FSC head says SMEs will be cut slack on loans

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FSC head says SMEs will be cut slack on loans

 
 
Finacial Services Commission Chairman Eun Sung-soo,left, attends a meeting with representatives of SMEs at a Korea Federation of SMEs event in Yeouido on March 29. [YONHAP]

Finacial Services Commission Chairman Eun Sung-soo,left, attends a meeting with representatives of SMEs at a Korea Federation of SMEs event in Yeouido on March 29. [YONHAP]

 
Financial Service Commission (FSC) Chairman Eun Sung-soo said the government will try to minimize the pandemic's impact on credit scores for small companies.  
 
Eun said the government will ask banks for cooperation when they assess the credit scores of small and medium enterprises (SMEs) struggling through the Covid-19 pandemic.  
 
Even if SMEs' credit scores drop, the government will help SMEs borrow at good interest rates.  
 
“I understand there are growing concerns by SMEs on seeing their credit scores being lowered due to revenue declines last year,” Eun said during a meeting with SME representatives on Monday during the opening of a Korea Federation of SMEs financial support center.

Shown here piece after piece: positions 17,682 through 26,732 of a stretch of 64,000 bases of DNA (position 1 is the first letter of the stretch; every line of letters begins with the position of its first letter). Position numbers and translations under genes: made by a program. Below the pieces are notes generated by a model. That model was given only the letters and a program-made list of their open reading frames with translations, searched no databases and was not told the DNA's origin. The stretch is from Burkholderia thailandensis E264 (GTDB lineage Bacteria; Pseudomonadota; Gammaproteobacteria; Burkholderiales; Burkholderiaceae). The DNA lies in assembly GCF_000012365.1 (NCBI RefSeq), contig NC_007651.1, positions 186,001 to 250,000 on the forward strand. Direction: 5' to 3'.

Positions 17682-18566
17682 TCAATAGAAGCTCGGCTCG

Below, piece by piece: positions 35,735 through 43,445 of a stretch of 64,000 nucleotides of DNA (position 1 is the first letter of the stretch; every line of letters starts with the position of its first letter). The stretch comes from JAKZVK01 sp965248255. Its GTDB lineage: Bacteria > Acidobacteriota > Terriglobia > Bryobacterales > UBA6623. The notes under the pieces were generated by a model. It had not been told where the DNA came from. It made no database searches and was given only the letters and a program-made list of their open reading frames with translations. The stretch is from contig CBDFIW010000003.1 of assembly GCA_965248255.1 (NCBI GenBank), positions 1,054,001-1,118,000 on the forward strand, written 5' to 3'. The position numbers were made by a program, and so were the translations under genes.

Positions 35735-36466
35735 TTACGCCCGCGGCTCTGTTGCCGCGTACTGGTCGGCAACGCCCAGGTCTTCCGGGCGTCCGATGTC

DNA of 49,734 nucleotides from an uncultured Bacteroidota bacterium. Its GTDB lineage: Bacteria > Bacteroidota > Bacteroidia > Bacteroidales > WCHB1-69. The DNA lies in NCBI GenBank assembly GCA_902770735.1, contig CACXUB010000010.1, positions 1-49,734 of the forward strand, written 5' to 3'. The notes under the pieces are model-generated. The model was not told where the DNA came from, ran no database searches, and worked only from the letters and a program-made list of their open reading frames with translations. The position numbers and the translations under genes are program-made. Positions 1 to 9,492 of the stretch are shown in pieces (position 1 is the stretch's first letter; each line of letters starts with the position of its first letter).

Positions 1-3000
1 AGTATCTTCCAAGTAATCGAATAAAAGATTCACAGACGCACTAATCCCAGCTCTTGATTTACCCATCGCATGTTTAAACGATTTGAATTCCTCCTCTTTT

Eun stressed the government's recent support for SMEs.  
 
“Since April, the financial industry has extended loan maturities to help companies overcome the Covid-19 crisis,” Eun said.
 
The FSC chairman promised consulting services for SMEs and self-employed businesses people worrying about loans.
 
He said financial companies will be encourage to increase their loans to businesses rather than lending money for residential real estate purchases.  
 
“Until now, banks were more focused on mortgages, which were considered to be safe. As such, mortgages outstanding now amount to over 1,600 trillion won,” Eun said. “Banks’ capital shift toward SMEs is inevitable." 
 
A Bank of Korea report earlier this month found that despite government efforts, banks have been reluctant to lend to SMEs.  
 
Last year, 40 percent of loans borrowed by SMEs were from nonbanking financial companies such as savings banks, which in Korea are consumer finance companies.  
 
SME borrowing from banks grew 12 percent to 832.6 trillion won in 2020. However, borrowing from non-financial companies grew 29 percent to reach 251.2 trillion won.  
 
Interest rates on loans from non-banking financial companies are some 1 to 3 percentage points higher than from banks.  
 
BY LEE HO-JEONG [lee.hojeong@joongang.co.kr]
 
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